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How Salt Lake City Became a Leader in Transit-Oriented Development

9:44 AM PDT on October 24, 2011

In 2004, Salt Lake City faced a challenging question: How do you fit 1.4 million additional residents into a region hemmed in by mountains on the east and water on the west? In the course of solving that problem, the city ended up answering several other head-scratchers, like: How do you get buy-in for smart-growth policies from conservatives wary of urbanism? And, how do you make new greenfield development both sustainable and wildly popular?

At the Rail~Volution conference last week, Andrew Gruber, executive director of the Wasatch Front Regional Council, showcased the transit-centered solution that’s now propelling development in Utah’s capital city.

If official projections are right, the high quality of life and thriving economy of the Wasatch Front could invite population growth of more than 65 percent by 2040.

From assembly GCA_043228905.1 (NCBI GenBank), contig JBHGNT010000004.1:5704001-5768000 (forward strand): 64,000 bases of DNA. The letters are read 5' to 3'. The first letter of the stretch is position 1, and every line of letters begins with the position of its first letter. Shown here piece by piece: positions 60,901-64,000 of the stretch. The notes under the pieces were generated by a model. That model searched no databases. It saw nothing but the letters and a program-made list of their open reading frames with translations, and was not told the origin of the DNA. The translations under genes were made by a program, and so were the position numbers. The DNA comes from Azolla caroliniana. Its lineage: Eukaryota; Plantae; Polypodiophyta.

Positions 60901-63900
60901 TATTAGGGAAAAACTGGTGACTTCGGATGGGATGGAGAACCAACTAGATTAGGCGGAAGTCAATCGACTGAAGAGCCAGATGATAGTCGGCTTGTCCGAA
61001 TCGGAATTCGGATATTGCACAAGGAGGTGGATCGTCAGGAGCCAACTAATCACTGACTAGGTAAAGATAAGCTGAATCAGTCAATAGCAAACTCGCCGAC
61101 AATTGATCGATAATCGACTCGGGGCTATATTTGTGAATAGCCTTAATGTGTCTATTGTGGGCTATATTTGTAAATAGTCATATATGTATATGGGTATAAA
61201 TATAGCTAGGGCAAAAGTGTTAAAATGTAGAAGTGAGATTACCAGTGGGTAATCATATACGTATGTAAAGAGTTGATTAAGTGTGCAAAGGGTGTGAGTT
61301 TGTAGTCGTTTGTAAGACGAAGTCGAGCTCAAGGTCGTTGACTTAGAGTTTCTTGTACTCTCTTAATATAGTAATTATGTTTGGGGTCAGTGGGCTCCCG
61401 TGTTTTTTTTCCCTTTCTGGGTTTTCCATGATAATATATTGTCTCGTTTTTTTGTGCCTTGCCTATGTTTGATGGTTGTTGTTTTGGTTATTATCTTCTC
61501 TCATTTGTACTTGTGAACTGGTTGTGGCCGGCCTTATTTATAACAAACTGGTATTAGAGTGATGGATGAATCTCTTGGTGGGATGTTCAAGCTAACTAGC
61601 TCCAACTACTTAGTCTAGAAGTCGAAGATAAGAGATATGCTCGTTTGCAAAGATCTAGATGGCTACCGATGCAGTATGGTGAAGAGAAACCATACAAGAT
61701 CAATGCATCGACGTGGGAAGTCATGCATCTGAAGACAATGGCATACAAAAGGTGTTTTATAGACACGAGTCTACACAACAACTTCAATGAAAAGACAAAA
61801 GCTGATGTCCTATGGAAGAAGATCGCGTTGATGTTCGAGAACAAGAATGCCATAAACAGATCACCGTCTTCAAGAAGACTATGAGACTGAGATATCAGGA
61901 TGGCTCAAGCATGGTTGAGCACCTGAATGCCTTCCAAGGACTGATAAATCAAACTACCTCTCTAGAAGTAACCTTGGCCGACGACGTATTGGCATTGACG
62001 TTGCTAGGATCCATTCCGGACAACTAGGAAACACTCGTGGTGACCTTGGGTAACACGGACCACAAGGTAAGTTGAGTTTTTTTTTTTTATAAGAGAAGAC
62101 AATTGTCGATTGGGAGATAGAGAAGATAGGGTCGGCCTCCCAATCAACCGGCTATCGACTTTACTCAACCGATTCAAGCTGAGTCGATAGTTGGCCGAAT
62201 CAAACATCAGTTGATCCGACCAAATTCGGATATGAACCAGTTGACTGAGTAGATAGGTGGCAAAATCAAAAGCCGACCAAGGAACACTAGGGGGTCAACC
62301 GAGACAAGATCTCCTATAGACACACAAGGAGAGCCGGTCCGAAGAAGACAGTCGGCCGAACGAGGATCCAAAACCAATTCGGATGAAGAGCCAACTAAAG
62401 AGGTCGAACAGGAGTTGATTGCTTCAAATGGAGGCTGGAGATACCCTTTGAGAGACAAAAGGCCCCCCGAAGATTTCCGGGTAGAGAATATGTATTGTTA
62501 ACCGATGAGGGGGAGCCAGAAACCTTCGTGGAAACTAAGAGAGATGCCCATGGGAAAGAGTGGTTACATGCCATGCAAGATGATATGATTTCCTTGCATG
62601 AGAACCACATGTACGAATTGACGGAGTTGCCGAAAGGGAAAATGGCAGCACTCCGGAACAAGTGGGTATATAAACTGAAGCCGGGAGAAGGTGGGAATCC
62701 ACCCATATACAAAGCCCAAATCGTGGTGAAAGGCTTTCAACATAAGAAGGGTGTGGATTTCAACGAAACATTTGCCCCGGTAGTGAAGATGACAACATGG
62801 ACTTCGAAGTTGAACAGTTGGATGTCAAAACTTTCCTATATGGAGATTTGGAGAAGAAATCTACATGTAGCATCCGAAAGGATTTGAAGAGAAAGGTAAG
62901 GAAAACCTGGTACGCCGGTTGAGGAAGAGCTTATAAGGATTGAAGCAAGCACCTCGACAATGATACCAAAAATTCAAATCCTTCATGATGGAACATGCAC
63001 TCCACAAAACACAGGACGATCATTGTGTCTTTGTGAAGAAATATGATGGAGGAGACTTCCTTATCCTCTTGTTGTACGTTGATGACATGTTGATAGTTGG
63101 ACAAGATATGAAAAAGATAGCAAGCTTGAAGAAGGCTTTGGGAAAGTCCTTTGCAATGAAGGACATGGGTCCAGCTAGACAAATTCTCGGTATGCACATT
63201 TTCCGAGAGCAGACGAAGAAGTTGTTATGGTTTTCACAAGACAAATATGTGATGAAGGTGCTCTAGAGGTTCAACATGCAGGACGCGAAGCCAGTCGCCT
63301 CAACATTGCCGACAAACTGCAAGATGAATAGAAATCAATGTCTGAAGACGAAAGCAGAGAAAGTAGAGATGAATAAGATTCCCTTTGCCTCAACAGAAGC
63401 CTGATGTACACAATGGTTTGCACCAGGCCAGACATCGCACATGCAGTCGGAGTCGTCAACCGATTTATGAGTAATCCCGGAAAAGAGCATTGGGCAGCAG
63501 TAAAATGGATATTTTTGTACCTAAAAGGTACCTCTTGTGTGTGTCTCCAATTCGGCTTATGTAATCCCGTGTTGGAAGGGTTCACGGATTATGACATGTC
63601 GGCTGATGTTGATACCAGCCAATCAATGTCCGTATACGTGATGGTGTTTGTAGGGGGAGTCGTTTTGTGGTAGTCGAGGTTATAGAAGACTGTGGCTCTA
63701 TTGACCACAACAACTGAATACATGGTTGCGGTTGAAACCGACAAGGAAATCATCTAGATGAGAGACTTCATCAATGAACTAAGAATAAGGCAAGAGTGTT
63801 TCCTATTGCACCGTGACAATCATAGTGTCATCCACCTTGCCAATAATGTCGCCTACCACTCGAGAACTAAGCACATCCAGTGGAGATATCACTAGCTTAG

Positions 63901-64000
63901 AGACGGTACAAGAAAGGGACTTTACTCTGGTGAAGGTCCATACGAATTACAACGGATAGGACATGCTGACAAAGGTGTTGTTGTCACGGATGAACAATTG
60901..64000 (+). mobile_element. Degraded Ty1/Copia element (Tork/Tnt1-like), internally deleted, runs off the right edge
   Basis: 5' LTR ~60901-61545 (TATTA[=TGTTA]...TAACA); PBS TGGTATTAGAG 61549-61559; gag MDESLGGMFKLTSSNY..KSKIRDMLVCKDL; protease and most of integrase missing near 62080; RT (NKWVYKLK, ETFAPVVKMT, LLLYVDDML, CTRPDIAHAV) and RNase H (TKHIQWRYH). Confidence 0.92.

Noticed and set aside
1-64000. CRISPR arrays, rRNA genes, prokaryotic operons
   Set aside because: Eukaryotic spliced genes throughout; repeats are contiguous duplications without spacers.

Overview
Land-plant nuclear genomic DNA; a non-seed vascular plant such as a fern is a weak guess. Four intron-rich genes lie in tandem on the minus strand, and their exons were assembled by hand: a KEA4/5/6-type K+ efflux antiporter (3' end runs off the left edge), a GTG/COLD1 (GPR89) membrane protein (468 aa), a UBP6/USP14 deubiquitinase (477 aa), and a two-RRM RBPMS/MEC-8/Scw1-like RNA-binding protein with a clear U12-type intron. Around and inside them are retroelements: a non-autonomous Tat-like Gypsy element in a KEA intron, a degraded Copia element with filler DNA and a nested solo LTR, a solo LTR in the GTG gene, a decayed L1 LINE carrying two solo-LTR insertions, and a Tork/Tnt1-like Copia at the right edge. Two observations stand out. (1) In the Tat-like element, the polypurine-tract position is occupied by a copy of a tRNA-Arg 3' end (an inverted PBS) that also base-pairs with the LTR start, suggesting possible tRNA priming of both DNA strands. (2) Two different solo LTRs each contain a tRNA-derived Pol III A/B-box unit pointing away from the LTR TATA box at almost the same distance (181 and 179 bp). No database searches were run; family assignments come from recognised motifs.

If the region continued along current growth trends, Gruber explained, it would add more than 300 square miles of development to meet the housing and commercial demand by 2040. Vehicle miles traveled would nearly double, from 49 million to more than 90 million per day, by 2030. By 2020, the cost of new infrastructure could balloon to more than $26 billion.

In just a few decades, a region known for its open space and outdoor lifestyle would be a mighty congested and costly place to call home.

So, in 2004, the state’s two largest MPOs came up with a comprehensive plan for growth and development in the four-county region. “The Wasatch Choice for 2040″ prioritizes housing and transportation choices — and earned a $5 million Sustainable Communities Planning Grant from HUD in 2010.

Now, Salt Lake City is investing more, per capita, in new public transit than any other metro area in the country, and exporting ideas to the rest of the country.

Starting in 2005, citizens and planners in the Wasatch Front evaluated different scenarios for growth, looking at the long-term consequences of each development pattern. Perhaps surprising for such a conservative state, the consensus that emerged included a set of progressive growth principles focused on efficient infrastructure, transportation and housing choice, and coordinated planning.

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